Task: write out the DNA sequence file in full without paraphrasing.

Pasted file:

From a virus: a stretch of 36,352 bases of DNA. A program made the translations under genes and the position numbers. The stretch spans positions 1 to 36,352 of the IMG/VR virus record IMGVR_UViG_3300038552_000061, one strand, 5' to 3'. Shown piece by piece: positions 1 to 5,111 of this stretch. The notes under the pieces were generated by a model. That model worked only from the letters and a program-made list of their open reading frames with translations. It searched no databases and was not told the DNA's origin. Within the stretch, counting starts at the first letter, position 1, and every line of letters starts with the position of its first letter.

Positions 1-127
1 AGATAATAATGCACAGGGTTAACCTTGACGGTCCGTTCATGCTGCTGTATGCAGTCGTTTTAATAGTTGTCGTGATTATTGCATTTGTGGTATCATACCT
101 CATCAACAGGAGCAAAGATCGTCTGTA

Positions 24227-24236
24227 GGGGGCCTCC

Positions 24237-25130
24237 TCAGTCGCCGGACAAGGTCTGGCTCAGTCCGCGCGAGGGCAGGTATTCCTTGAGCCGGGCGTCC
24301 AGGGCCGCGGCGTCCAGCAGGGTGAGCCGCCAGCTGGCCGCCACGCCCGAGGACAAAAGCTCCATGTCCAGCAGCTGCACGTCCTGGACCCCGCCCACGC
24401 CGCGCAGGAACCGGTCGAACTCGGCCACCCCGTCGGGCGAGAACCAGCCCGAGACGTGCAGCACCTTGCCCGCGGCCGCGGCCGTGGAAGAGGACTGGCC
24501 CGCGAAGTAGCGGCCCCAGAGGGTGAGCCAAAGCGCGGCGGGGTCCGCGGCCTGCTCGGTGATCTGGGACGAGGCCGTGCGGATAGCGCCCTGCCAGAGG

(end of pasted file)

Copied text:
From a virus: a stretch of 36,352 bases of DNA. A program made the translations under genes and the position numbers. The stretch spans positions 1 to 36,352 of the IMG/VR virus record IMGVR_UViG_3300038552_000061, one strand, 5' to 3'. Shown piece by piece: positions 1 to 5,111 of this stretch. The notes under the pieces were generated by a model. That model worked only from the letters and a program-made list of their open reading frames with translations. It searched no databases and was not told the DNA's origin. Within the stretch, counting starts at the first letter, position 1, and every line of letters starts with the position of its first letter.

Positions 1-127
1 AGATAATAATGCACAGGGTTAACCTTGACGGTCCGTTCATGCTGCTGTATGCAGTCGTTTTAATAGTTGTCGTGATTATTGCATTTGTGGTATCATACCT
101 CATCAACAGGAGCAAAGATCGTCTGTA

Positions 24227-24236
24227 GGGGGCCTCC

Positions 24237-25130
24237 TCAGTCGCCGGACAAGGTCTGGCTCAGTCCGCGCGAGGGCAGGTATTCCTTGAGCCGGGCGTCC
24301 AGGGCCGCGGCGTCCAGCAGGGTGAGCCGCCAGCTGGCCGCCACGCCCGAGGACAAAAGCTCCATGTCCAGCAGCTGCACGTCCTGGACCCCGCCCACGC
24401 CGCGCAGGAACCGGTCGAACTCGGCCACCCCGTCGGGCGAGAACCAGCCCGAGACGTGCAGCACCTTGCCCGCGGCCGCGGCCGTGGAAGAGGACTGGCC
24501 CGCGAAGTAGCGGCCCCAGAGGGTGAGCCAAAGCGCGGCGGGGTCCGCGGCCTGCTCGGTGATCTGGGACGAGGCCGTGCGGATAGCGCCCTGCCAGAGG